Expressing Grief through Your Own Rituals
When a loved one dies, you might feel devoid of life, hope, or happiness. Expressing grief through personal rituals can ease the pain. A ritual is any ceremony that progresses in established steps.
Although people generally think of ritual in the context of formalized religion, it need not be. You can (and probably do) make a ritual out of the smallest and most mundane acts in your everyday life, such as getting ready for work in the morning, preparing the evening meal, or getting ready for bed at night.
To develop your own grief ritual, all you have to do is figure out the following three things:
Place: Select a clear, clean space in a room where you can erect some sort of grief memorial or shrine. If possible, choose a room where any noise you make won’t disturb your family or neighbors.
An established time: Select a time when you can devote yourself totally to remembrance of your loved one.
Activities: Select a prayer, inspirational reading, piece of music, or poem that you can recite or play when opening and closing the ritual. Fill the middle of the ritual with whatever it is you need to articulate and convey at the moment you conduct the ritual.
Creating a shrine as part of your grief ritual
When setting up the grief memorial or shrine, adopt an attitude of loving care and great awareness as you select and arrange each element.
You may want to add pictures of your loved one along with some personal or natural objects that remind you of him. Personal objects can include effects such as jewelry; awards and trophies; caps, hats, and other clothing; and even favorite books (especially a loved one’s Bible or missal). Natural objects can include anything you have at hand, such as rocks (which you can decorate), shells and sand if you live near a beach, and bird nests (abandoned, of course) and branches from the back yard. And if it feels right, you also can add candles, incense, and flowers to the memorial.
Choosing activities for your grief ritual
When selecting activities for your grief ritual, pick one inspirational verse, poem, or song that you use each time you open the ritual and another that you use each time you close the ritual. That way, you have two established steps that you can rely on to mark both the beginning of the ritual and its end.
Even if you’re not particularly musically inclined, you may want to release some energy by making your own sound for the ritual. If you don’t have a musical instrument, you can use anything that makes noise — from an empty cereal box for percussion and an empty bottle as a wind instrument. And if you can’t find something to use as an instrument, don’t forget your voice. You can always recite words as a chant even if you can’t carry a tune.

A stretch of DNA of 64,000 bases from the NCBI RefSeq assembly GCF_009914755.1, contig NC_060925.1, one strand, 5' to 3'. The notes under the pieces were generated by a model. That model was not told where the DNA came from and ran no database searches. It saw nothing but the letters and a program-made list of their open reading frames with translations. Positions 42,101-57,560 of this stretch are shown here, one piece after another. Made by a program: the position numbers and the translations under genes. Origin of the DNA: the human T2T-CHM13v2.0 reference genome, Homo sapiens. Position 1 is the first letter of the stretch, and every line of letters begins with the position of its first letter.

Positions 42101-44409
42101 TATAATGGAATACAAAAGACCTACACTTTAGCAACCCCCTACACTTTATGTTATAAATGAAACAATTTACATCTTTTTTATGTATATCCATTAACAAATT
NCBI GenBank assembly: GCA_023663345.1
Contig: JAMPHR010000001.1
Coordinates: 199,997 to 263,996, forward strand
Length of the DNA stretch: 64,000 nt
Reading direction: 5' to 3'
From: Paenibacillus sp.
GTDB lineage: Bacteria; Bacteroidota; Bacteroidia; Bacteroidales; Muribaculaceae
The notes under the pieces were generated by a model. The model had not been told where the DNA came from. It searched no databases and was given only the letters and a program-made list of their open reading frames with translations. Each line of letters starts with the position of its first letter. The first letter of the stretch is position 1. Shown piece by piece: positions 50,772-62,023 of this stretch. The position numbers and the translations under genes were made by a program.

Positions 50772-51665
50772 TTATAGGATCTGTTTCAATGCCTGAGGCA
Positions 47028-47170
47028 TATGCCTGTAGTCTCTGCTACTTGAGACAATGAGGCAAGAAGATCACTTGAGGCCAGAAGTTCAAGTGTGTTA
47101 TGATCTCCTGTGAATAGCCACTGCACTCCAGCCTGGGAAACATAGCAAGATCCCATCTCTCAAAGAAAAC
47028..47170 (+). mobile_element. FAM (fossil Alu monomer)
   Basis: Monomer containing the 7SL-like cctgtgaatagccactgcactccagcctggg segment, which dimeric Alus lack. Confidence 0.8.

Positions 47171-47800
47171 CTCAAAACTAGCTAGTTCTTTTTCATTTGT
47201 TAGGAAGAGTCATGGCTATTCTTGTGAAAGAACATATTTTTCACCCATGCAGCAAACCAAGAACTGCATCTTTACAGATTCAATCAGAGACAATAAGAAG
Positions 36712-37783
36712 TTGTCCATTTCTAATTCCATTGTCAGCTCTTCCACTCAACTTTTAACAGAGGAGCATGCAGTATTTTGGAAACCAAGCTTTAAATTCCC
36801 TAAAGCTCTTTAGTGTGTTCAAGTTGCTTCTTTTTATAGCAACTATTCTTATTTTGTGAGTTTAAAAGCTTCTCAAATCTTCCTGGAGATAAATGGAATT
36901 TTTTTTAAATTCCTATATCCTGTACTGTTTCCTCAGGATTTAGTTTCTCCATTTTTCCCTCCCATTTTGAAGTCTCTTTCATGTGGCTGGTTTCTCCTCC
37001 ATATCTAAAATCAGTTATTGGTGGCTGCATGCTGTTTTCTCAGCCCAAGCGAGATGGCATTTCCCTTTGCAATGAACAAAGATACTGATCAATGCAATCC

Grief rituals: Performing the ceremony
Before starting the ceremony, take a few deep breaths to center yourself. Don’t worry if you break down in tears at this point or any other during the ritual. After all, this ceremony is all about expressing your grief as openly and freely as possible, whenever you need to.
After opening the ritual, play the middle activities completely by ear. Sometimes you may need to communicate something to your loved one, and other times you may have nothing particular to say but have a great need to release pent-up emotions.
When you need to communicate, speak the words out loud or meditate on the thoughts silently. When you need to release your emotions, don’t hold back. Yell, scream, whine, and cry as much as you need to. If you’re feeling a great deal of anger as part of your grief, keep pillows nearby that you can pummel as you rail against whomever or whatever you hold responsible for your woeful situation.
You don’t have to conduct your grief rituals all alone (unless you want or need to). This is a perfect time to share your grief with others, especially other friends and family members who are also grieving the same loss. If you share your ritual with others, they may find it a great comfort if you allow each person to relate something about your lost loved one, such as a description, story, or vignette (and yes, it’s okay to include a funny story and have a laugh amid your tears).
Conduct your grief rituals and keep your memorial up as long as you need to use it. At some point when you’re ready and your grief is finally subsiding, you will want to conclude your grief rituals. At that time, you may or may not want to dismantle the memorial as well. If you do decide to dismantle it, after concluding the final ritual, take down the memorial or shrine with the same loving care with which you erected it.